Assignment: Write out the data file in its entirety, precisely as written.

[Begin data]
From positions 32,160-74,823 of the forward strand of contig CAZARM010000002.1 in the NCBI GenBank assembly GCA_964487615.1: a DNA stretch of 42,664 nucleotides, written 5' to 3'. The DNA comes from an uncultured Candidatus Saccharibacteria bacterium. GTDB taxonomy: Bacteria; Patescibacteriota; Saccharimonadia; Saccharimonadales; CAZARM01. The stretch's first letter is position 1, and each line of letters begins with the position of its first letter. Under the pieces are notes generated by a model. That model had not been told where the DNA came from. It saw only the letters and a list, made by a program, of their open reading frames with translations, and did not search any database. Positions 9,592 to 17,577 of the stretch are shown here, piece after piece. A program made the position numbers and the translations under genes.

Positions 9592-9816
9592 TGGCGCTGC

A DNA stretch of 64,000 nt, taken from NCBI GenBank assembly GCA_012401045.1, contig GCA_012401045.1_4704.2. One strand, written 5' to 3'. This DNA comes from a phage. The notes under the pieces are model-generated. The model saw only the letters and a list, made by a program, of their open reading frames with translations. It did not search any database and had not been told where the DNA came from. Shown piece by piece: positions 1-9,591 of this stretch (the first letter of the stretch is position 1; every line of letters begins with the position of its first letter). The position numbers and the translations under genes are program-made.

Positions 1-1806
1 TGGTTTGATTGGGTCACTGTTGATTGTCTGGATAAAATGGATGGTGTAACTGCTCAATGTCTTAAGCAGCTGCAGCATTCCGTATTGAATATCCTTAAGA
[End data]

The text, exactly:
From positions 32,160-74,823 of the forward strand of contig CAZARM010000002.1 in the NCBI GenBank assembly GCA_964487615.1: a DNA stretch of 42,664 nucleotides, written 5' to 3'. The DNA comes from an uncultured Candidatus Saccharibacteria bacterium. GTDB taxonomy: Bacteria; Patescibacteriota; Saccharimonadia; Saccharimonadales; CAZARM01. The stretch's first letter is position 1, and each line of letters begins with the position of its first letter. Under the pieces are notes generated by a model. That model had not been told where the DNA came from. It saw only the letters and a list, made by a program, of their open reading frames with translations, and did not search any database. Positions 9,592 to 17,577 of the stretch are shown here, piece after piece. A program made the position numbers and the translations under genes.

Positions 9592-9816
9592 TGGCGCTGC

A DNA stretch of 64,000 nt, taken from NCBI GenBank assembly GCA_012401045.1, contig GCA_012401045.1_4704.2. One strand, written 5' to 3'. This DNA comes from a phage. The notes under the pieces are model-generated. The model saw only the letters and a list, made by a program, of their open reading frames with translations. It did not search any database and had not been told where the DNA came from. Shown piece by piece: positions 1-9,591 of this stretch (the first letter of the stretch is position 1; every line of letters begins with the position of its first letter). The position numbers and the translations under genes are program-made.

Positions 1-1806
1 TGGTTTGATTGGGTCACTGTTGATTGTCTGGATAAAATGGATGGTGTAACTGCTCAATGTCTTAAGCAGCTGCAGCATTCCGTATTGAATATCCTTAAGA